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Antoine Couchet

(1630–1678, Antwerp)

Tempus (The Allegory of Time). Engraving after Pieter Paul Rubens. 42.5 x 34 cm. Hollstein 2 II (von III). Watermark: Strasbourg Lily.

Antoine Couchet, who hailed from Antwerp, is one of the lesser known Rubens engravers. His printed œuvre is not very extensive – Hollstein records just four prints. However, the Allegory of Time shows him to be a fully-fledged member of the Rubens school. It is clear from this print that Couchet is an experienced and able engraver, who in the mastery of his trade bears comparison with the likes of Paulus Pontius and Lucas Vorsterman. It demonstrates how high the technical standards of the Rubens engravers were. Rubens himself was fully aware of the signifi cance of the medium, as the reproductive engravings after his paintings and inventions spread his fame to the furthest corners of Europe.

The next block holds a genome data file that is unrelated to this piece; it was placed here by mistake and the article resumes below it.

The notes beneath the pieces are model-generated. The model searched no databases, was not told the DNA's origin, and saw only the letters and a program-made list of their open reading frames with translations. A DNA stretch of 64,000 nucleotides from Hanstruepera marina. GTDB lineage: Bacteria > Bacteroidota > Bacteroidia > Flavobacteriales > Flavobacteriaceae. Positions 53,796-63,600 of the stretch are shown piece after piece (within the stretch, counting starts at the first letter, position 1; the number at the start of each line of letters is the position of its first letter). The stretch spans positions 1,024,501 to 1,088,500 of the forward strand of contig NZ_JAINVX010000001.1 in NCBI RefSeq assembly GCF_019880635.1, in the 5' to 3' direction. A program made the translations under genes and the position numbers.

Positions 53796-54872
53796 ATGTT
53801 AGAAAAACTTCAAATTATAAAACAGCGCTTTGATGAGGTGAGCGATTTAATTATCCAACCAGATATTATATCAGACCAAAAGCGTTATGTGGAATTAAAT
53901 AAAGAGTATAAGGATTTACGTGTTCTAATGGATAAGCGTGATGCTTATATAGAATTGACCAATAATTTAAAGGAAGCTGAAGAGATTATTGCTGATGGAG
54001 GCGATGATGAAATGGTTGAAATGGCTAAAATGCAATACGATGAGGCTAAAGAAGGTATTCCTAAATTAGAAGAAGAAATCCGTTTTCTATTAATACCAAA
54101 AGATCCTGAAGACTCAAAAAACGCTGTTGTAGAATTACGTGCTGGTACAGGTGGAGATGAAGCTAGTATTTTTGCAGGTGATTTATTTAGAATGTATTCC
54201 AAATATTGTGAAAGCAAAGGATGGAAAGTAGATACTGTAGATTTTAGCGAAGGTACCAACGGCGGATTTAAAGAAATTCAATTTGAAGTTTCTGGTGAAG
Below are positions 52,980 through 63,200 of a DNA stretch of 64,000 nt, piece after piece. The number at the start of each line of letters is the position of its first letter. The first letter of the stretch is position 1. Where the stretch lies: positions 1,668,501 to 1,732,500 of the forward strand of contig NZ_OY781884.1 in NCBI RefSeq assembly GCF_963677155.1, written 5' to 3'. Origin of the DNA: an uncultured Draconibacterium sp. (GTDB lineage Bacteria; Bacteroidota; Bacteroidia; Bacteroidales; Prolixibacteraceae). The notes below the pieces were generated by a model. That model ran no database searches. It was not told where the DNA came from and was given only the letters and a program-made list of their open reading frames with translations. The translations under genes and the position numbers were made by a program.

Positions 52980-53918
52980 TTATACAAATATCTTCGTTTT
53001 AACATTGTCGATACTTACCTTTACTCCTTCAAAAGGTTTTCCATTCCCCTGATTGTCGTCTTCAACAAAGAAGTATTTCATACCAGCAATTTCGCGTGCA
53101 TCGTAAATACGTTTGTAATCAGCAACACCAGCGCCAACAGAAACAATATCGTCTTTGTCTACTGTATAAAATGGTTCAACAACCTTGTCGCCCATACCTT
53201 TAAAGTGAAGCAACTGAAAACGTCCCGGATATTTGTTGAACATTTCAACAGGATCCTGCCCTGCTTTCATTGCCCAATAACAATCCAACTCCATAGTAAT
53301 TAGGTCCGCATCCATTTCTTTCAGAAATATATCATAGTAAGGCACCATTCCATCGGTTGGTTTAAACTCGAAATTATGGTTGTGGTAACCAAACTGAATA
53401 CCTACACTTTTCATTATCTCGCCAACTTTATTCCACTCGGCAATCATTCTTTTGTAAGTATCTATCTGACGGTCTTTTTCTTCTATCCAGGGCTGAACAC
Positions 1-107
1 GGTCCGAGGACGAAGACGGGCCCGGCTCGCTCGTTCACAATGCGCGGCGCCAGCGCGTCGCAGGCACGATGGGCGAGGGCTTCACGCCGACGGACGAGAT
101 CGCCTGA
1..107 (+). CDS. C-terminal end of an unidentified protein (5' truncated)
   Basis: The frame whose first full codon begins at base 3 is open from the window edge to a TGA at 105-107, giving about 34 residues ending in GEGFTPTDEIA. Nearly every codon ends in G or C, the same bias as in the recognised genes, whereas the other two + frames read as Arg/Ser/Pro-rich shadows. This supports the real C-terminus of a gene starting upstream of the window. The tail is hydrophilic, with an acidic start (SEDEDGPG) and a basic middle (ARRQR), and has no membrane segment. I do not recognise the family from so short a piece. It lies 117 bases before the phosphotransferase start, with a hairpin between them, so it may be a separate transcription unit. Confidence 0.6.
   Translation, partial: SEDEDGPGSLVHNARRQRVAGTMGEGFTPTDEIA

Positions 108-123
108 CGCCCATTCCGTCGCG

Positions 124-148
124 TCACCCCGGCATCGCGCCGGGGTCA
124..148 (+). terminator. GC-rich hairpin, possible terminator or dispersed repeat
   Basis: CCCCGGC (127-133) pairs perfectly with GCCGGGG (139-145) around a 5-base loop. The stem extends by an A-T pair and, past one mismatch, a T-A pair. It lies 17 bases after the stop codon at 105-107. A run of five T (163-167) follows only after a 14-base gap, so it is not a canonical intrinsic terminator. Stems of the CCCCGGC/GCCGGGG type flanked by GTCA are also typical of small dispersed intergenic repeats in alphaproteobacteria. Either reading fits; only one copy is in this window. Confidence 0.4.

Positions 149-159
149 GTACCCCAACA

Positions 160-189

The bearded ancient Chronos, whose magnificent wings and powerful body make an awesome impression, crowns Labor, the personifi cation of work, with a laurel wreath, while punishing idleness with a rod. To the left Fama is blowing on a trombone. On the horizon we see a prosperous city, while behind the personifi cation of laziness the silhouette of a barren hill with a gallows looms. This gives rise to a universally valid image of human virtue and vice.

A superb, even and harmonious impression with margins around the platemark, the guiding lines for the inscription still clearly visible. Before the cancellation of Rubens’ name and before the French and Flemish verses. In excellent condition.

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